Start off with people who need to cover their faces not to hide their identity but to protect themselves or others. Me when it’s minus forty with a wind chill of minus sixty. Sunglasses. Pollution masks. Welders. Health care workers. Swat teams. All exempt.

People who can invoke the artistic defense, however widely construed. Actors in Greek tragedies. Clowns. Mascots. Santa. Mardi Gras. Kids out trick-or-treating on Halloween. All exempt.

Now let’s move on to costume parties and sex clubs. And what about people with severe facial disfigurements? And I’m pretty sure there’s a thousand more I haven’t thought of.

So who’s left? Moslem women who elect to wear the burqa, and Haerdi women who elect to wear the frumka. Well now, fancy that!

But it gets worse. Covering the face is not the only way one can disguise it. And disguising the face is not the only way one can thwart identification. Cognitive psychologists who work on understanding our facial recognition protocols – protocols naturally selected for given the centrality to our survival of being able to distinguish friend from foe at a distance – have told us that hairline is one of the first things we look at. So no covering the hair. Face painting. Highly questionable. Makeup, but not too much. Body shape. So the muumuu is out. Apparently even your gait can either give you away or disguise you. So, at the risk of flogging a dead horse, if the justification for the ban is the facilitation of identification, the argument proves too much.

Braasch makes the standard undergraduate mistake of hand-waving about how these exceptions are to be accommodated. How exactly would the law be written so I could wear a balaclava when it’s minus forty with a wind chill of minus sixty? Or is her claim that there’s no need to be identified when it’s that cold because no one thinks of misbehaving?

No, Sarah, hand-waving won’t do. If prosecution were left to the discretion of the police and conviction to that of the courts, we’d be back to banning the burqa qua burqa, which is precisely what she claims she doesn’t want to do.

In The Concept of Law H.L.A. Hart argues that hard cases make for bad law. He was wrong. It’s bad law if it can’t handle the hard cases. So if a law can’t be written to do what we want it to do – in this case facilitate identification – without doing what we don’t want it to do – namely fill our emergency rooms every February with victims of frostbite – then we’re simply going to have to live with what I’m sure will be a spate of bank robbers making it from the getaway van to the front door by masquerading as Somali immigrants.

But look. I am not among those accusing Braasch of being a racist or an Islamophobe. Neither then, would I expect her to accuse me, in offering the following counterproposal, of being a sexist pig. Instead of banning the burqa tout court, I propose the compulsory wearing of the burqa for, but only for, women who are, let’s face it, just butt ugly. That way if she’s wearing a burqa I won’t waste my time hitting on her. But when, and only when, it comes to women I would hit on, then I’m with Braasch. Thus understood, and only thus understood, her argument is a good one. It just needs to be, as just noted, a tad more fine-tuned.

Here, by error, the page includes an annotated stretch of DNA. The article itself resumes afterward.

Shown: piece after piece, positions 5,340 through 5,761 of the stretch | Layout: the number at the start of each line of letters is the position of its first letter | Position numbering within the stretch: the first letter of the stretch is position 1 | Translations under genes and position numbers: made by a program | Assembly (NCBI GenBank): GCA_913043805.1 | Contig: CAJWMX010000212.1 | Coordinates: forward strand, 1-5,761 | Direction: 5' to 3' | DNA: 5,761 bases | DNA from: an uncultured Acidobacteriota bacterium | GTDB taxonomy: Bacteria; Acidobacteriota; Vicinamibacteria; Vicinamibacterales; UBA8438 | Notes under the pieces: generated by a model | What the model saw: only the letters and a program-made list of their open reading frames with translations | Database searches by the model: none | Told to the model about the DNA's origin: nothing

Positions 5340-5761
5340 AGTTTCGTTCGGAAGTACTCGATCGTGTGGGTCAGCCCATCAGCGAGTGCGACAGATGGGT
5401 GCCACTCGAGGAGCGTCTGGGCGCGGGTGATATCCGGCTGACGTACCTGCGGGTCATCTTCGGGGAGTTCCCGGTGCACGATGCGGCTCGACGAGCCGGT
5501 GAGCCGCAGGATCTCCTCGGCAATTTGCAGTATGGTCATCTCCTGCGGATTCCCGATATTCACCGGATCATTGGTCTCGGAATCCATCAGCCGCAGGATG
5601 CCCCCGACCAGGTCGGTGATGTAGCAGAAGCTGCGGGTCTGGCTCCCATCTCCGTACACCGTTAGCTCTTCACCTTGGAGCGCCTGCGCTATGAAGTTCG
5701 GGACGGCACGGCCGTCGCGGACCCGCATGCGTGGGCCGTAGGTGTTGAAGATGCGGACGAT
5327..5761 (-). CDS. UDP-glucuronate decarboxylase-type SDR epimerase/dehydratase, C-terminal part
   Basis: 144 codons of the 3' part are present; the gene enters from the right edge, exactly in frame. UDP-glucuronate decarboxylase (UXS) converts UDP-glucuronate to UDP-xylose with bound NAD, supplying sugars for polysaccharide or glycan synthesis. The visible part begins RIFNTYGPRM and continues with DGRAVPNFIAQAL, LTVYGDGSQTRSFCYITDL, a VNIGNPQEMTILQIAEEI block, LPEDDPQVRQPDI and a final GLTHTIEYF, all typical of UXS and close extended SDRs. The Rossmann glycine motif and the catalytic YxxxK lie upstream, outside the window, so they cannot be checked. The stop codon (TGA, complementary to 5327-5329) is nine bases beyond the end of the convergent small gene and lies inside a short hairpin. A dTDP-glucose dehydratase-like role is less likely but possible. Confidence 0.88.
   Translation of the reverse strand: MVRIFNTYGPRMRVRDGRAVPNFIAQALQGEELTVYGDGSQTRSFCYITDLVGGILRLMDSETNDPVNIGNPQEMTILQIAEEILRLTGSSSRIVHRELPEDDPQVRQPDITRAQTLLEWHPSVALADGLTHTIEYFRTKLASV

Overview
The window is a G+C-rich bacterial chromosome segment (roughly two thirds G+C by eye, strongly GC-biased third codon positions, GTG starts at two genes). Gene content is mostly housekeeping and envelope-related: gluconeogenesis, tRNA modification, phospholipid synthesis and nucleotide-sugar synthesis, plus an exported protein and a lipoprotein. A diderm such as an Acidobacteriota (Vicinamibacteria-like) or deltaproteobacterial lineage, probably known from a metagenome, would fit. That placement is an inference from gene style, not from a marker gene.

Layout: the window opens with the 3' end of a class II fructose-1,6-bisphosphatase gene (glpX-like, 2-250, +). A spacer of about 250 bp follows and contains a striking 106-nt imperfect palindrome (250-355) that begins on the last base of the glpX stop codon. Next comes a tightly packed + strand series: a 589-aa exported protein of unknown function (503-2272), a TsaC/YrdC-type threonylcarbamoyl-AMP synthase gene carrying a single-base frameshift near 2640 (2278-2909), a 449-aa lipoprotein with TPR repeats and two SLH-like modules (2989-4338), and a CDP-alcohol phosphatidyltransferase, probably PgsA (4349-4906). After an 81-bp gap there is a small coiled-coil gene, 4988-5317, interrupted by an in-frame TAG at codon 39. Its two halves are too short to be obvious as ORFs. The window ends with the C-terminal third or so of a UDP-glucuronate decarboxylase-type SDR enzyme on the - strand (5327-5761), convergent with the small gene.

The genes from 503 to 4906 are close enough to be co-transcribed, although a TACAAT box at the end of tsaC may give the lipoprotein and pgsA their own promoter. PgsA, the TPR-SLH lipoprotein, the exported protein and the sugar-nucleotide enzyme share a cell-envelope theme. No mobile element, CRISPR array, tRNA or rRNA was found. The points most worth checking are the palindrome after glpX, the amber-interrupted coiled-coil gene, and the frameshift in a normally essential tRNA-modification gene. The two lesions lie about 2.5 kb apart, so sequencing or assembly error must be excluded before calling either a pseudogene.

Down the hall and around two corners, I have a colleague named Tony Hall. I say ‘colleague’, but only in the sense that we’re both tenured professors at the same university. I teach in the Philosophy Department; he’s a one-man show in a program he calls Globilization Studies.

Tony’s an affable enough fellow, but he’s also an idiot. To his credit, he doesn’t mind me calling him that. He understands that most of his colleagues regard him as an idiot. Why? Because he’s a 9/11 Truther? Well, yes. But it doesn’t stop there. Tony’s convinced there’s an international Zionist conspiracy out there that’s behind most of the terrorist attacks that have taken place in the West over the past two decades, attacks for which the Israelis and their American neo-con buddies have cleverly framed their Arab enemies.

Now my own view, for what little it’s worth, is that nineteen brave young men – brave beyond description! – managed to pull off what must surely be the single most cost-effective military operation in human history. No fiction could possibly match it! And so if instead it was Mossad that managed to frame these guileless young Arabs for what was in fact a ‘false flag’ operation, well, that just raises my admiration exponentially. But, alas, cool as that would have been, reality just isn’t that cool. That would have involved just too many co-conspirators to be plausible. It’s not that people talk in their sleep. It’s that people brag. To suppose that of the hundreds of people who would have had to have been involved not one of them, in the throes of passion, whispered to his lover … So no, I think the official story is gobsmackingly cool enough. So that’s my story and, much to Tony’s chagrin, I’m stickin’ to it.

But – notwithstanding that I guess I have – that’s not what I want to blog about here. Rather I want to blog about what happened on October 4th of last year. That’s the day that Mike Mahon, the President of the University of Lethbridge, in blatant violation of the collective agreement between the Faculty Association and the University, suspended Tony without pay and declared him persona non grata on campus.

Needless to say there are several court cases pending, an international censure of the U of L is in the works, and many of Tony’s colleagues, myself included, have, and continue to, come to Tony’s defense. But none of that is what I want to blog about here either. If the case for academic freedom has to be made to the kind of people I assume have been reading this blog, I might just as well hang up my shingle right now. Rather what I want to blog about is what Tony is being accused of.

In conjecturing that the State of Israel is behind the lion’s share of all these terrorist attacks, he’s being accused of promoting anti-Semitism. His accuser, by the way, is one Goldie Morgentaler, a prof in the English Department, daughter of the late Henry Morgentaler, the abortion doctor responsible – and thankfully so – for the 1988 Supreme Court ruling striking down Canada’s abortion legislation, and who was, along with Goldie’s mother, a Holocaust survivor. Bigotry doesn’t arise ex nihilo. So it’s not entirely surprising that Goldie would hold the view that – and I quote – “Any criticism of the State of Israel is anti-Semitism!”